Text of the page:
This article was originally posted in TechDirt.
One of the longest-running lawsuits over NSA surveillance is still no closer to a final decision, but at least we may get to take a look at a few more Section 702 documents. Jewel vs. NSA (filed in 2008) predates the Snowden leaks by five years and, judging by the speed of the government’s responses, will probably hit the 10-year mark before everything is sorted out.
The EFF reports a production order has been handed down by the court, which will hopefully light a fire under the recalcitrant government.
In 2016 the Court had ordered that the plaintiffs could seek discovery. After over a year of government stonewalling, the Court has now ordered the government to comply with a narrowed set of discovery requests by August 9, 2017. The discovery is aimed at whether plaintiffs’ communications were subject to the mass NSA program tapping into the Internet backbone called Upstream. The court also ordered the government to file as much of its responses as possible on the public court docket.
Whether or not most of these documents will make their way into the public eye remains to be seen. But the court’s order [PDF] contains a hypothetical indicating it’s expecting a lot of production.
By 6-2-17: Government counsel to inform the Court if, hypothetically, a career law clerk was granted security clearance, would she be able to view all documents, including those already produced in classified submissions.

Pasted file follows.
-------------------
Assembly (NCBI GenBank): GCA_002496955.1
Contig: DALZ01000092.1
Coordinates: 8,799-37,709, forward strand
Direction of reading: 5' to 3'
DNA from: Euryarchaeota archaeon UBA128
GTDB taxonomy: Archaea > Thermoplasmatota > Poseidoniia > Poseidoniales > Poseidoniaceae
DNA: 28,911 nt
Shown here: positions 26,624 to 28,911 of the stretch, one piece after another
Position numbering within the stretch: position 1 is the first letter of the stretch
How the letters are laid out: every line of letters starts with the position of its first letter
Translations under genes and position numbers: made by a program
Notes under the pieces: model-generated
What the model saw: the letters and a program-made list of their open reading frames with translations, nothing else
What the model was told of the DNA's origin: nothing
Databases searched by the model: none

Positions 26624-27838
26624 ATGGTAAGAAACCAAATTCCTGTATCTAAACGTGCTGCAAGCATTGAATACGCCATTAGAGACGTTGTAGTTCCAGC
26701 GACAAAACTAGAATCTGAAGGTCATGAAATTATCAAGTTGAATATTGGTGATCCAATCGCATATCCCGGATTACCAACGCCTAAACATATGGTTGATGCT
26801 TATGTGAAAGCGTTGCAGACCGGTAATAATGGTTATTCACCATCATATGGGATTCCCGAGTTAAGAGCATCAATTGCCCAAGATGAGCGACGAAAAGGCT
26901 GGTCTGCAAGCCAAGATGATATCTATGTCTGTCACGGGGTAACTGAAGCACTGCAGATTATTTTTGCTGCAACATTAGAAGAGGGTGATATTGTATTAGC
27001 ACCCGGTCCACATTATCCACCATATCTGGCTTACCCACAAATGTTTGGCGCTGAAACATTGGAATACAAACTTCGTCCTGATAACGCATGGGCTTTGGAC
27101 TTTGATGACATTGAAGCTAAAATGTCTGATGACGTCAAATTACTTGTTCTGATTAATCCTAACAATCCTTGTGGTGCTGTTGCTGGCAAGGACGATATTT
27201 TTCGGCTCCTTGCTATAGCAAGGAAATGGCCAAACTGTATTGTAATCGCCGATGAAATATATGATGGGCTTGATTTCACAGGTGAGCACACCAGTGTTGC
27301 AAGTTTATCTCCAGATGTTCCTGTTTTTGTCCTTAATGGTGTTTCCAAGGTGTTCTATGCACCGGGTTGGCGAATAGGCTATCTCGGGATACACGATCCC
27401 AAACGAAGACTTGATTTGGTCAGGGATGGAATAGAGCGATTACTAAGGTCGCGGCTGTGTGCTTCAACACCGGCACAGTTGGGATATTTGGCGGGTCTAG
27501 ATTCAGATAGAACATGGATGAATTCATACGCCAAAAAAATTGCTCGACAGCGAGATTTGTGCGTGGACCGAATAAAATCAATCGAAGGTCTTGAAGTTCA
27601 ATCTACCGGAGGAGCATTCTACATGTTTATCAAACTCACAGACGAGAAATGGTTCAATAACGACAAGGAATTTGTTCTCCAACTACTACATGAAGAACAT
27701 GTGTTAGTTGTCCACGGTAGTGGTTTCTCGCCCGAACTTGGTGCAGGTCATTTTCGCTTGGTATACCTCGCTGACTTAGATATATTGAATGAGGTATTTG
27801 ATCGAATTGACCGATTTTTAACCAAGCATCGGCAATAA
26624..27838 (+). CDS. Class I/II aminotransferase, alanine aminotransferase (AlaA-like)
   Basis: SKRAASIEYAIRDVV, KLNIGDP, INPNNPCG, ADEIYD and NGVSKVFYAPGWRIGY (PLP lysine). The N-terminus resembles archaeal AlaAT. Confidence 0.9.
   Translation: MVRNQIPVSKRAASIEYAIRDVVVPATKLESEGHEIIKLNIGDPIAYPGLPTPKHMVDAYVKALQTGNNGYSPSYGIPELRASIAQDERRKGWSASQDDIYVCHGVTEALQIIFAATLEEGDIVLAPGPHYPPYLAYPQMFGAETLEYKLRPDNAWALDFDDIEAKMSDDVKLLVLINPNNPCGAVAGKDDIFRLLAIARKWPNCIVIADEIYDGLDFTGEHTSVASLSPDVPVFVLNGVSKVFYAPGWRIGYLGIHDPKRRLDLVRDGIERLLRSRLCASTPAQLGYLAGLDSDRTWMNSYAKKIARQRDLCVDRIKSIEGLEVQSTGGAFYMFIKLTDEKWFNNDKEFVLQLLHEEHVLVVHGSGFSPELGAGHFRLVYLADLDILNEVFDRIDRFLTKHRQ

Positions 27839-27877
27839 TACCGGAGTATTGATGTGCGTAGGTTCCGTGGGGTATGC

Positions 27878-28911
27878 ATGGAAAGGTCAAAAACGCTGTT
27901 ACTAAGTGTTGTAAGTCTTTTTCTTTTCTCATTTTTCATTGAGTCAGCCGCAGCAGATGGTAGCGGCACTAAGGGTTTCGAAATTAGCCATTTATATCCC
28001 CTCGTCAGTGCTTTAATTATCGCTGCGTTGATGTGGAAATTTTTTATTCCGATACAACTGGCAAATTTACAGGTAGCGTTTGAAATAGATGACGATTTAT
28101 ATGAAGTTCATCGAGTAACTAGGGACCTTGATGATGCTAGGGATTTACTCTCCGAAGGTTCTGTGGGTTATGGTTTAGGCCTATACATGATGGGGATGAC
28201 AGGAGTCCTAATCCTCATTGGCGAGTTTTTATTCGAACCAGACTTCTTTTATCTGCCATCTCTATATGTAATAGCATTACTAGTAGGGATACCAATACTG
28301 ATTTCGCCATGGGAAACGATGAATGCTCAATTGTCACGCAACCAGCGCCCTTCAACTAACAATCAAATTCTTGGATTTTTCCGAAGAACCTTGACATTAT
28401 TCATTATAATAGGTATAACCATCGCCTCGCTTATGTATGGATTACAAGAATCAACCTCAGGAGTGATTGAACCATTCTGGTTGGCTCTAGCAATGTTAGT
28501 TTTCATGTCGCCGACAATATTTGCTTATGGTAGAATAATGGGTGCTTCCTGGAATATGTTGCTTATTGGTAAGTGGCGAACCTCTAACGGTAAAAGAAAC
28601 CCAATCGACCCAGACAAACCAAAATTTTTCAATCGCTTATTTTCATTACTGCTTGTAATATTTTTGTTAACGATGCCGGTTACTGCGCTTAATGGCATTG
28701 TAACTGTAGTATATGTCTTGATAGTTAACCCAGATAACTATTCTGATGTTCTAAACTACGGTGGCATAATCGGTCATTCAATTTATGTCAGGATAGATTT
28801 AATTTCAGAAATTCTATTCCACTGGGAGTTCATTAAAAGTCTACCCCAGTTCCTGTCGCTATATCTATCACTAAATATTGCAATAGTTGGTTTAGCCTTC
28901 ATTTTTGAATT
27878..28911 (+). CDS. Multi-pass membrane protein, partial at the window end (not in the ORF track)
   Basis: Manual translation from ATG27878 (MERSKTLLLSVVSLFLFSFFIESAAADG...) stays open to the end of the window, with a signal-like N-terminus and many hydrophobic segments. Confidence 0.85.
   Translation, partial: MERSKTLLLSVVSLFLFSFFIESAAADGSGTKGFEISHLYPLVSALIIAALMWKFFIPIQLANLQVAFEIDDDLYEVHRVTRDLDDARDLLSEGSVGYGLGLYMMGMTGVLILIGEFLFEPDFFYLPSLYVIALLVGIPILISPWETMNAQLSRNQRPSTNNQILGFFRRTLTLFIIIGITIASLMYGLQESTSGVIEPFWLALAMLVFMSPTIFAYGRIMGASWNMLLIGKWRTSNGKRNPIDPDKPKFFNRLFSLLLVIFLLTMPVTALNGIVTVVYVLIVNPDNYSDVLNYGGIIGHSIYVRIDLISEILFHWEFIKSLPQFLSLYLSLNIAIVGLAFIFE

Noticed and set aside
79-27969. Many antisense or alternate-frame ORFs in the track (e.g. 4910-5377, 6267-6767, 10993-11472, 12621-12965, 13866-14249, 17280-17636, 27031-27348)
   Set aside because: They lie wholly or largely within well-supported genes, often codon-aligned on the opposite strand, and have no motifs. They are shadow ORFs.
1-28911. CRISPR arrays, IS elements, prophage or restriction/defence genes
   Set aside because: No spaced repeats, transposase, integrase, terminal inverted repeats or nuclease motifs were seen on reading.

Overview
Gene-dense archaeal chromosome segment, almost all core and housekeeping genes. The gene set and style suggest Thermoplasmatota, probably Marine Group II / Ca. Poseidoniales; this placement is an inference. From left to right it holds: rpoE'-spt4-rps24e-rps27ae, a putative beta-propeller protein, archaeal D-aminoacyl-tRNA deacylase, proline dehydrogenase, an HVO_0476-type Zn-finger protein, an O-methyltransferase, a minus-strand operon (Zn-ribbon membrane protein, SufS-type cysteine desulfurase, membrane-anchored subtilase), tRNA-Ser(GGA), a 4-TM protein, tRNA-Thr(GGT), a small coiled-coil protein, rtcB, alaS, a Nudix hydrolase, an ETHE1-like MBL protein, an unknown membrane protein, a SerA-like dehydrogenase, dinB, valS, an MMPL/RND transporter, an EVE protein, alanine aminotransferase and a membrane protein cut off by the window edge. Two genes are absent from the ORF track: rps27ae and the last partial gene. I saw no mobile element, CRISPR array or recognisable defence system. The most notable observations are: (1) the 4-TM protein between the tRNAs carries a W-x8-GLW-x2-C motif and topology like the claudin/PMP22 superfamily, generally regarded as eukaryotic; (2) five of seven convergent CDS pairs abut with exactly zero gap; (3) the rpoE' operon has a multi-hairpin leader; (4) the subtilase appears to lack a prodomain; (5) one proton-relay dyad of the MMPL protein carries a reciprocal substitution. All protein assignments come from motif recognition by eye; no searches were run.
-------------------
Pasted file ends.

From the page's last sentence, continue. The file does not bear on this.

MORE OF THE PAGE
The court will still handle some of the discovery behind closed doors, but it’s hoping to keep itself from being buried in paperwork. The order tells the government to move forward with its production in phases. It also asks the plaintiffs to narrow their discovery request “significantly.” By August, the court would like to have this wrapped up and the case moving forward again.
Of course, this order has been delivered to a government that has argued no one has standing to challenge domestic surveillance and one that conveniently interpreted the Section 215 shutdown as permission to destroy evidence. The DOJ will continue to do everything it can to stem the flow of information to the public. It already spent a year ignoring the court’s production order. I’m sure it will find a way to turn two months of discovery obligations into a much longer order — perhaps even long enough to keep more Section 702 info out of the public’s hands until after it obtains the year-end renewal it so badly wants.